Norman Jewison’s film is a mostly appetizing blend of comedy and drama carried by snappy dialog and a wonderful ensemble full of familiar faces. Leads Cher and Nicolas Cage are both solid and appealing, but it’s the pic’s older lovers # especially the splendidly controlled Olympia Dukakis # who give Moonstruck its endearing spirit.
Cher is Loretta Castorini, a vaguely dour, superstitious widow who believes her previous marriage # she was wed at City Hall, her father didn’t give her away, her husband was killed when he was hit by a bus # was felled by bad luck.
Film begins with her accepting a wedding proposal, on bended knee, from the altogether unprepossessing Johnny Cammareri (Tony Aiello), who shortly thereafter heads off to Sicily to be at the bedside of his dying mother.
Loretta, resigned to accepting mediocrity (she admits to her mother that she doesn’t love Johnny) for the sake of security, receives a shock upon meeting his kid brother. Cage’s Ronny is a brooding, vital, angry, barely contained force haunted by his past.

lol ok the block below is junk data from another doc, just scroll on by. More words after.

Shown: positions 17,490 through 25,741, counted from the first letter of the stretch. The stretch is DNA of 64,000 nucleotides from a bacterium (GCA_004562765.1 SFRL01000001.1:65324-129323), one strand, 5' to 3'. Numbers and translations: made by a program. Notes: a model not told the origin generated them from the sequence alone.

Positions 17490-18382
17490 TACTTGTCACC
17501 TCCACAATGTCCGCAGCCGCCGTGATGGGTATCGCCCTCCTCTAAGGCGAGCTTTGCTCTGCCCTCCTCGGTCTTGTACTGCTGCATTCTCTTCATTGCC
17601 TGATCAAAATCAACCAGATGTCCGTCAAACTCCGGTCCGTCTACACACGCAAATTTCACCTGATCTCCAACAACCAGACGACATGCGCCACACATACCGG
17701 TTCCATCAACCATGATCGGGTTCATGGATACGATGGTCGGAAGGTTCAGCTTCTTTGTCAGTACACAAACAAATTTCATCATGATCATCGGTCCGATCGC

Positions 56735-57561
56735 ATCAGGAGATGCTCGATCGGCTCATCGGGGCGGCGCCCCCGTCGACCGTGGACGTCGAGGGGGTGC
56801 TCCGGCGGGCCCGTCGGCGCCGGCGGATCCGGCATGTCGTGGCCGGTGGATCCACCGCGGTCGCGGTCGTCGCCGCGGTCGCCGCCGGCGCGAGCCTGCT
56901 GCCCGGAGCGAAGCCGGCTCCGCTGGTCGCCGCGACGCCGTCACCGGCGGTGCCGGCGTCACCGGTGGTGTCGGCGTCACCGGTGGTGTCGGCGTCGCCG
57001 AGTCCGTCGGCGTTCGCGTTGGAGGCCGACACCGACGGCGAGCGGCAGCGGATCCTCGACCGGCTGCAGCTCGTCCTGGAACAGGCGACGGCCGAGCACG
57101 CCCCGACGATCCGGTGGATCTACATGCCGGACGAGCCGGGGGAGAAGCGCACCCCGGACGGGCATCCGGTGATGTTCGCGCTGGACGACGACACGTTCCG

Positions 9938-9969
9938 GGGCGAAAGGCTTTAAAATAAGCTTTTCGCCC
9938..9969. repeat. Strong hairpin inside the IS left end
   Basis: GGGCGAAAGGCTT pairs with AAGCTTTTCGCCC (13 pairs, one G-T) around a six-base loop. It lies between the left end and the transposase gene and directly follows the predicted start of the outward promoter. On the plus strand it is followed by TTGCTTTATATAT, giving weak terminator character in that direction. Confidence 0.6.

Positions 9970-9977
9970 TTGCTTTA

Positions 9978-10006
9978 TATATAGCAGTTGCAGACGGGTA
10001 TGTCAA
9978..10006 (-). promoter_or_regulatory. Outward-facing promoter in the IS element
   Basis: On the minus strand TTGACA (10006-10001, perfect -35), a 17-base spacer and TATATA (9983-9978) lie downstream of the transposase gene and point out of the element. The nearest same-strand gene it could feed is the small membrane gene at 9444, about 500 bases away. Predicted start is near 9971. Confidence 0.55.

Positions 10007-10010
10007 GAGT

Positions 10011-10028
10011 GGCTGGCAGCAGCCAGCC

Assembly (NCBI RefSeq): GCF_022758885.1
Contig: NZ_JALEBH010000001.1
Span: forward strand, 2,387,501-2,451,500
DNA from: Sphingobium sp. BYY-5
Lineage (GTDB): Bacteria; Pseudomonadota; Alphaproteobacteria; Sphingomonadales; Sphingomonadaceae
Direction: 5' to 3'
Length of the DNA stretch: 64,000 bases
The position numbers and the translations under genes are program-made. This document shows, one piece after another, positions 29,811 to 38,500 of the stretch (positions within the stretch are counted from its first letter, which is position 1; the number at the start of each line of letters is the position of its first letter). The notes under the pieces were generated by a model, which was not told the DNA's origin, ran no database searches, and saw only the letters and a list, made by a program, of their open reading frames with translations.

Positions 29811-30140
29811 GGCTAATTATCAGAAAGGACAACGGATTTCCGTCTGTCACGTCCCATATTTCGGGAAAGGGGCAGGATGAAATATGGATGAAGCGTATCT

In Rose Castorini (Loretta’s mother), Dukakis fleshes out a good, tired woman who is nothing less than mystified by the actions of her husband, and what her response should be. It’s a warm, lyrical performance, that provides the finest moments in the film.
1987: Best Actress (Cher), Supp. Actress (Olympia Dukakis), Original Screenplay.
Nominations: Best Picture, Director, Supp. Actor (Vincent Gardenia)